Make time and love those around you, tomorrow isn’t promised.

A Little Bit of Silage

Filling the Silo

I have added pictures before, but I had this video, and finally figured out how to upload it into a blog. It isn’t the best video, but it shows the process of how the chopped corn gets into the the silo. I have spoken about all the moving parts that make it dangerous, and this shows how dangerous it can be.

The video is a little loud, but when working around this equipment it is loud. I always say this is why my husband is hard of hearing. Some people wear ear protection. Either way it only adds to the danger. I will say even with all the noise, there is a pattern.

Its raining today so I’m sure the men at home are finding something to do, but as soon as it is fit, they will be back at it. I think we are a little more than half done. Enjoy today, even the rain is beautiful in its own way.

Labor Day Weekend Is Here

Early morning on one of our Ponds. Still and quiet.

Well it is Labor Day weekend and a holiday that includes time off. Did you go to the beach? Have a BBQ? Visit family or friends? Not us- not on our farm, but we could if we wanted to. On this early Saturday morning as the sun rises, I am off to stock and open our store in town. The men are milking, and feeding. They will conclude by eating their own breakfast only after all the other animals have been tended to. So by about 9 am they will have finished eating and can start their day. I wish I could say its a BBQ. We are however working on our corn silage. The corn is ready to be chopped and put in the silo. I wish we could choose that date, but mother nature does that. Corn is technically a grass. Stored in the silo and fed during the winter is one way to make sure they are getting the nutrients they need. They will also get hay and the cows that are milking will also get ground grain that we harvested earlier this year.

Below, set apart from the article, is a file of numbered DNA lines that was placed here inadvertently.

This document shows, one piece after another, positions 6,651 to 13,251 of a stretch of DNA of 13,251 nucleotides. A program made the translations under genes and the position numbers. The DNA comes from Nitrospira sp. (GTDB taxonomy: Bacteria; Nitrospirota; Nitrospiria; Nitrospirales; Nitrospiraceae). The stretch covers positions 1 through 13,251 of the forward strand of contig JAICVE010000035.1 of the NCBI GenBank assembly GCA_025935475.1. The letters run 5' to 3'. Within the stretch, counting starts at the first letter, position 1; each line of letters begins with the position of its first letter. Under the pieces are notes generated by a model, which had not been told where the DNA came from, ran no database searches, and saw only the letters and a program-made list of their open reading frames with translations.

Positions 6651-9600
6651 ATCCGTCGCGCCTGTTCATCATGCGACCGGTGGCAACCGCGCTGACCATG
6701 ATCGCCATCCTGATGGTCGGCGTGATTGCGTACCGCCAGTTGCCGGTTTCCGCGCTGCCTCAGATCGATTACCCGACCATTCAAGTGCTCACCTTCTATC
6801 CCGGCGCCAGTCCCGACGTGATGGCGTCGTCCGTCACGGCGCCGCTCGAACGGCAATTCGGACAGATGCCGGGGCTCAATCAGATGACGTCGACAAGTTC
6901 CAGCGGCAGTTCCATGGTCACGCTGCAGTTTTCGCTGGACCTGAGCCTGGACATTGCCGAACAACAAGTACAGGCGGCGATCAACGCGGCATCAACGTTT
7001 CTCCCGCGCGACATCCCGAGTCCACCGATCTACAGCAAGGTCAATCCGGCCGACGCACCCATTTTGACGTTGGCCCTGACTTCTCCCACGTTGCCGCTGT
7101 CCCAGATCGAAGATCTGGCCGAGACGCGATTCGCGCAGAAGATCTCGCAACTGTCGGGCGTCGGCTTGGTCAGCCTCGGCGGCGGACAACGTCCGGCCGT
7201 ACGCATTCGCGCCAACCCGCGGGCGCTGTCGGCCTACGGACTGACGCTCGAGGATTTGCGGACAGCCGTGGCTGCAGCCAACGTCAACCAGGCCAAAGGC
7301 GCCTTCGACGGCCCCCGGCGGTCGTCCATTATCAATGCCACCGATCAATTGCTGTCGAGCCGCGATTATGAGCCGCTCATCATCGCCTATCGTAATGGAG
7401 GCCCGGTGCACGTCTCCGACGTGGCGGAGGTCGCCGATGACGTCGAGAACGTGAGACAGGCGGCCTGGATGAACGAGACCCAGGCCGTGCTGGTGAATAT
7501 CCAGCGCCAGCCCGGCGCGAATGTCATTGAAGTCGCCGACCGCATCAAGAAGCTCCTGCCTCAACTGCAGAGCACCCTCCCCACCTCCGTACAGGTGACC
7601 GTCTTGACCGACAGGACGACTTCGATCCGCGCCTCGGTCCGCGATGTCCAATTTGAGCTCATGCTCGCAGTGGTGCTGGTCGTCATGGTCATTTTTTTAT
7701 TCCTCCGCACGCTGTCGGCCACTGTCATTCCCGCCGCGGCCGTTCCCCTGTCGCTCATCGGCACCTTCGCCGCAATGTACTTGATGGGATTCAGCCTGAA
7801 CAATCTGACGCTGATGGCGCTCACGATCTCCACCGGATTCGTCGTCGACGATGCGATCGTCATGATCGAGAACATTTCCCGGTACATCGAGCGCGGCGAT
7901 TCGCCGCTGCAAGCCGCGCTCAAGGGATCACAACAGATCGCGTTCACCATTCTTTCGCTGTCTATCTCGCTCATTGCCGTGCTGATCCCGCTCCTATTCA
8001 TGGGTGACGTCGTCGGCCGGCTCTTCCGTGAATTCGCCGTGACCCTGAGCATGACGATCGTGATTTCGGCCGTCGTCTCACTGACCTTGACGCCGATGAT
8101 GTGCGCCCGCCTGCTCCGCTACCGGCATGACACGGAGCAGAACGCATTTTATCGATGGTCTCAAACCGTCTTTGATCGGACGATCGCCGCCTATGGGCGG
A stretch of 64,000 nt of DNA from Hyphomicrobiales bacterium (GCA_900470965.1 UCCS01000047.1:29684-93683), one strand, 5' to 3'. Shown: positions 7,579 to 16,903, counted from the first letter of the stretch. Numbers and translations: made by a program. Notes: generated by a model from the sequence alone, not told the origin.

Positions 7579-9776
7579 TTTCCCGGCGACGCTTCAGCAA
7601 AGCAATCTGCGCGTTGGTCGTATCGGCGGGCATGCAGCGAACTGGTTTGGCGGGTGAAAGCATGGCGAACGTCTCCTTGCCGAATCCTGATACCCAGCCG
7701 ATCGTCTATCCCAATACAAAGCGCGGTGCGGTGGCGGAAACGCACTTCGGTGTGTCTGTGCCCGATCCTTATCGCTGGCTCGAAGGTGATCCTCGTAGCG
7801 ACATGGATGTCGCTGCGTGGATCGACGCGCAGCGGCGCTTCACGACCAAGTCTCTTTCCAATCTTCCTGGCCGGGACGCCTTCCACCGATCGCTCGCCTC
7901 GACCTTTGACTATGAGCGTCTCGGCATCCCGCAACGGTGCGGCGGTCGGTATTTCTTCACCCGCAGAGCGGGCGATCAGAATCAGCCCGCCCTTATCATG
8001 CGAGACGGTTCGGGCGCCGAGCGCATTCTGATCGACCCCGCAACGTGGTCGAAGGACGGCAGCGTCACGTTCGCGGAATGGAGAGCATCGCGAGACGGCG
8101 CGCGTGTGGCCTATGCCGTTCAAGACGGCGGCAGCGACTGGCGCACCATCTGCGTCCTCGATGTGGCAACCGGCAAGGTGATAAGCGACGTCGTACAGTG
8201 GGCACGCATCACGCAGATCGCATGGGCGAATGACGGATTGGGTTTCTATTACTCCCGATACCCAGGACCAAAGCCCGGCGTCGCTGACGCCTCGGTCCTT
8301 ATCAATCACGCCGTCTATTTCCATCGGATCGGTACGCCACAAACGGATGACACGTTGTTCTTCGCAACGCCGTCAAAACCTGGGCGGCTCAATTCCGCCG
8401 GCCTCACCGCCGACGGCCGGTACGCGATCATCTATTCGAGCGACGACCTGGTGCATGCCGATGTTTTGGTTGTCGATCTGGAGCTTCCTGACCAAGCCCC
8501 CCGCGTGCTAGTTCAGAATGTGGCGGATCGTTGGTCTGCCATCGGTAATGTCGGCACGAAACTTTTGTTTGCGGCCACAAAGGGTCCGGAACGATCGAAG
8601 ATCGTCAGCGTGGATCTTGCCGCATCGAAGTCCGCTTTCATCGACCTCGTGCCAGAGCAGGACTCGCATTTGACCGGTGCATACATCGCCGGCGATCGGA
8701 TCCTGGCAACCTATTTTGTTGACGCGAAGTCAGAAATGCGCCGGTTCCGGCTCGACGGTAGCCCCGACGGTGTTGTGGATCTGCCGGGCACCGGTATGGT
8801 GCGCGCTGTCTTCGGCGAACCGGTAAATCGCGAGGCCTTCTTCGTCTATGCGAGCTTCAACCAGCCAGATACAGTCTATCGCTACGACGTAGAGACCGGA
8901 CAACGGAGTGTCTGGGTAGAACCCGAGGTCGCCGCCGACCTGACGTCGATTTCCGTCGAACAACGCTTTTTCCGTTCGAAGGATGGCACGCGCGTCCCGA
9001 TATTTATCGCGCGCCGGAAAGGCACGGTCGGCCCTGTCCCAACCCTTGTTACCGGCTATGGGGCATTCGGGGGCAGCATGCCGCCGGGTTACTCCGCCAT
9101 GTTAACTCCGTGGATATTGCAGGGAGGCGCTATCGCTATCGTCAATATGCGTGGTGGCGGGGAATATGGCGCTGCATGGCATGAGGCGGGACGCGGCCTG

Hooking up the blower to the silo. photo taken by P. Myers.

How has it been going so far. Well we got the blower hooked up to the silo. Then well we ran a few test runs and boom.